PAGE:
For Immediate Release
July 8, 2015
Contact: Brian Dries
Butkovitz Says Poor Oversight at School District
Placed Millions at Risk for Theft & Misuse
City Controller raises concerns with student Transpasses, activity funds
& petty cash accounts
PHILADELPHIA – City Controller Alan Butkovitz today released the FY2014 Financial Audit of the School District of Philadelphia that found inadequate oversight for several funds, including the ability to properly monitor the $37 million student TransPass Program.
This vital program provides free transportation to eligible Philadelphia students to get to and from school through the issuance of weekly Transpasses. During a one-week sampling of TransPass activity at five different schools, school personnel could not account for 230 of the passes valued at $4,200. This was an increase from only 13 Transpasses that could not be accounted for last year.
“This one-week testing at a few schools demonstrates that poor supervision can add up to significant money,” said Butkovitz. “It could be a potential loss of almost $2.6 million across the School District.”
The considerable increase was a result of poor accounting by personnel at individual schools. At four high schools, M.L. King, Frankford, Swenson and Penn Treaty, the eligibility lists were not signed by the school employees who gave out the TransPasses to attest that all students whose names were checked off actually received the passes. At Girls High School, the last recorded summary of TransPasses was from September 2013.
“The School District needs to improve oversight and eliminate the risk for theft and misuse,” said Butkovitz. “Designated school personnel need to follow the appropriate steps every week and review who has received the passes and properly accounted for the unused ones.”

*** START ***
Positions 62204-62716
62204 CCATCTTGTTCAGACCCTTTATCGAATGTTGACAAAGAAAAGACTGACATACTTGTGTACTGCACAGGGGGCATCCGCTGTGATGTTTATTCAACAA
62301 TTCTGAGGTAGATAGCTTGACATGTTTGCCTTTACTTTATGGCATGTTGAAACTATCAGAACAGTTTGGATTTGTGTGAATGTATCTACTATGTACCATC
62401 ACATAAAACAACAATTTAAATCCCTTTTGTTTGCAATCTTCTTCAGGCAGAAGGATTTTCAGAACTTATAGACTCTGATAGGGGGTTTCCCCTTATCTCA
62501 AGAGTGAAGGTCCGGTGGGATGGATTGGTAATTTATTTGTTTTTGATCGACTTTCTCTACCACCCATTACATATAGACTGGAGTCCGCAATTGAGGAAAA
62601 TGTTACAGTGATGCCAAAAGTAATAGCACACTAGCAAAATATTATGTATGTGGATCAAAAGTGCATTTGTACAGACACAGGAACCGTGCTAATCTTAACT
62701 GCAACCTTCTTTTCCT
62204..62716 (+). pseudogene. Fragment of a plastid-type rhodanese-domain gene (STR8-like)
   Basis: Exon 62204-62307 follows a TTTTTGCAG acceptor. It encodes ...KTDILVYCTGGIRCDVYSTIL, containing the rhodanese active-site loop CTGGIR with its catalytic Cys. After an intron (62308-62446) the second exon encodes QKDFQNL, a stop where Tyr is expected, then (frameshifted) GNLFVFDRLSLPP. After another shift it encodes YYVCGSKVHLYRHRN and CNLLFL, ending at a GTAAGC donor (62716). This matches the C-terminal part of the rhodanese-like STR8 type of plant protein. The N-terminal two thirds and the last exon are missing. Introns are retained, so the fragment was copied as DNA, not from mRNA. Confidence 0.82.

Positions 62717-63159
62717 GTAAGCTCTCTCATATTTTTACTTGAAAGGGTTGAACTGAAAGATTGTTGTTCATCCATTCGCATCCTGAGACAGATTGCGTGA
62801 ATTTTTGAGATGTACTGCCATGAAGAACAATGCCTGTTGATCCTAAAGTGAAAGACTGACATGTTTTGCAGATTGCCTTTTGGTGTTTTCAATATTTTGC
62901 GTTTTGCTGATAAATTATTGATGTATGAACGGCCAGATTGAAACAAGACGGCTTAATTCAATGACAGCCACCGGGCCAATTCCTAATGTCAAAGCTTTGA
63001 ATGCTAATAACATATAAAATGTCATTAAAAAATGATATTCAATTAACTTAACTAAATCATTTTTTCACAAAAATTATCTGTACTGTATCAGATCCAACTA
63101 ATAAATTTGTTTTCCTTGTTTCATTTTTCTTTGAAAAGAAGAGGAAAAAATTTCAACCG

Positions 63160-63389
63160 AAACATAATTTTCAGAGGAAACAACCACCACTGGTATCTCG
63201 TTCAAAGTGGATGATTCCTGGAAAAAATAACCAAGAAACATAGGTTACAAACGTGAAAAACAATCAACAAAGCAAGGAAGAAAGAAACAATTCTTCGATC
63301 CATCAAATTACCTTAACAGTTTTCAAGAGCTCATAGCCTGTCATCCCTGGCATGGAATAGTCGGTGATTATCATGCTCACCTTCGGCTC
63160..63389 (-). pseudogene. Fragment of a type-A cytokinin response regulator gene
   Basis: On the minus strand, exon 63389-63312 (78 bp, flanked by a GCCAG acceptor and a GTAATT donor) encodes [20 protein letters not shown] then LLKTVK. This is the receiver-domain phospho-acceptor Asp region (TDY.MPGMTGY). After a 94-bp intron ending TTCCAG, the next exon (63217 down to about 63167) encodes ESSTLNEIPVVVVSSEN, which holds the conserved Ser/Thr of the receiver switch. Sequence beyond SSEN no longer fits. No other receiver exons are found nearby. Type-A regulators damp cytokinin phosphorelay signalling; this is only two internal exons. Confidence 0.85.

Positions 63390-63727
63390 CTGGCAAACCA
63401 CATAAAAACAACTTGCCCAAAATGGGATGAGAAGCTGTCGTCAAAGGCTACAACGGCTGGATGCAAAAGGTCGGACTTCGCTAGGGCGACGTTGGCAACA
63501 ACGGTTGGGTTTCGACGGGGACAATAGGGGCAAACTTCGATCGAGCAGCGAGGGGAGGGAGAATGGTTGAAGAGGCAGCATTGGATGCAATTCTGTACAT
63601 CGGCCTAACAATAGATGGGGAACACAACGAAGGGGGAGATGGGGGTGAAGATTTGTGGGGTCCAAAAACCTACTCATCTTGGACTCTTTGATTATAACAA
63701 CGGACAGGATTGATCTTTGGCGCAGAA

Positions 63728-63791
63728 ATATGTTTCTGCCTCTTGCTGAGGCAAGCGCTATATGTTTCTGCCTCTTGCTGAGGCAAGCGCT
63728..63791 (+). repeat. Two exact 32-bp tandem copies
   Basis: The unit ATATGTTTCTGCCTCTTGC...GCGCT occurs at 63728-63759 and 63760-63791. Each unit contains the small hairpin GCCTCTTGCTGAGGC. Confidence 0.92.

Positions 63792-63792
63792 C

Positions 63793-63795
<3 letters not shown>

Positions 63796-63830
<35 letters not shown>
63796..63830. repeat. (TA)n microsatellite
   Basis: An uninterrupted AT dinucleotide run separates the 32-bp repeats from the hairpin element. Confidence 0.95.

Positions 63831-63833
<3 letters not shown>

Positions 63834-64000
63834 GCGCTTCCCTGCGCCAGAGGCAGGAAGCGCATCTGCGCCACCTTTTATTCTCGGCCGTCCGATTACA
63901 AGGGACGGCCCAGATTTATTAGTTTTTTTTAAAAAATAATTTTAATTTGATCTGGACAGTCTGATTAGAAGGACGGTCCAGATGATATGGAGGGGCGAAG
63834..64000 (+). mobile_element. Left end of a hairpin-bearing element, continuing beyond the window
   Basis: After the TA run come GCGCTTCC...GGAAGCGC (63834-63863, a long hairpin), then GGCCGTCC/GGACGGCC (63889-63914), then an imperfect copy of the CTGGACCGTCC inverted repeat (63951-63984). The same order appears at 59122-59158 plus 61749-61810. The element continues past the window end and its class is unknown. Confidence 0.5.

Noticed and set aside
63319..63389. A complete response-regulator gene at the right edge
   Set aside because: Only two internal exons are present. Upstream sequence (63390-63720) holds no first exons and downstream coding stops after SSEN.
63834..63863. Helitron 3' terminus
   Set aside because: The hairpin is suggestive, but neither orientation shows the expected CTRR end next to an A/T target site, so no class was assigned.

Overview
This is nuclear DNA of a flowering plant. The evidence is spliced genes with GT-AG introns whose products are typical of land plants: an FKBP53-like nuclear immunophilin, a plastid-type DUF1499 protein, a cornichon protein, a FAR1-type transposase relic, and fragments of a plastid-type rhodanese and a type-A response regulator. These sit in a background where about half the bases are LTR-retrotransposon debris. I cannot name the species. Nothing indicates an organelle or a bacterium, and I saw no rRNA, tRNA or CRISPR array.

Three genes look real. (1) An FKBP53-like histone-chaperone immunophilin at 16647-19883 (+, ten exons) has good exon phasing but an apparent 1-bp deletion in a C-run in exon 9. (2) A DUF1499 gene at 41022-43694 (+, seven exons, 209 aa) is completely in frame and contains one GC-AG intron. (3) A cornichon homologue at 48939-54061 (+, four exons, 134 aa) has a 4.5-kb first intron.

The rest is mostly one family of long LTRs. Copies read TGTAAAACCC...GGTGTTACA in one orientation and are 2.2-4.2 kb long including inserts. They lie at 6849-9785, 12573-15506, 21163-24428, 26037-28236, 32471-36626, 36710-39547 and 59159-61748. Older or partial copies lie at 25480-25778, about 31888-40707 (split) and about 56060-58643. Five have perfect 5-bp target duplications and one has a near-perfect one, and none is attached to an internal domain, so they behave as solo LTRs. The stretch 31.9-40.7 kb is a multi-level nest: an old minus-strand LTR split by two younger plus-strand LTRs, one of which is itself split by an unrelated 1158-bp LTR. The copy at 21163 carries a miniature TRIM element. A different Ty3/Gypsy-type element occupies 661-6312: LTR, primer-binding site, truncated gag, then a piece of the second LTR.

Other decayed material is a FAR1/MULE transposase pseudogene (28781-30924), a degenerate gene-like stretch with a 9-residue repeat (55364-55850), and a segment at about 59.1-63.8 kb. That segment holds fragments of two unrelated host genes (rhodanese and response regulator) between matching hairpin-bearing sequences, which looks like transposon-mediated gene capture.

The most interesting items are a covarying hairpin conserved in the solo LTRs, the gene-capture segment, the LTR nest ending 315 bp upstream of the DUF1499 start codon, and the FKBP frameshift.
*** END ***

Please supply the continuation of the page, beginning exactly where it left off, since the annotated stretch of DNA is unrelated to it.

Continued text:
The Controller also found the School District’s $5 million in student activity funds at risk for fraud or misuse. These are funds collected from students and monitored by school personnel to be used for after-school events, trips and other activities. The deficiencies included activity funds with negative account balances, non-compliance with bidding requirements and improper retention of school-related funds.
“This lack of oversight and accountability invites fraud and the misuse of students’ and parents’ money,” said Butkovitz. “School employees in charge of these funds need to be properly trained and held accountable for complying with the School District’s policies.”
In addition, the Controller’s audit indicated that $53,000 in petty cash funds were written-off at 60 schools as a result of fund shortages. School principals again failed to adequately prioritize accountability over their equipment, as 30 percent selected from the School District’s accounting records could not be found.
According to Controller Butkovitz, School District management needs to work with personnel of the affected schools to investigate the causes of the shortages and resolve the discrepancies appropriately. If adequate documentation cannot be found to account for the shortages, the School District should request that responsible school personnel reimburse the School District for the shortages.
“We will continue to monitor the School District’s ability to adequately account for funds,” said Butkovitz. “It is critical that our recommendations are implemented to ensure that every dollar goes toward improving education and benefiting all students.”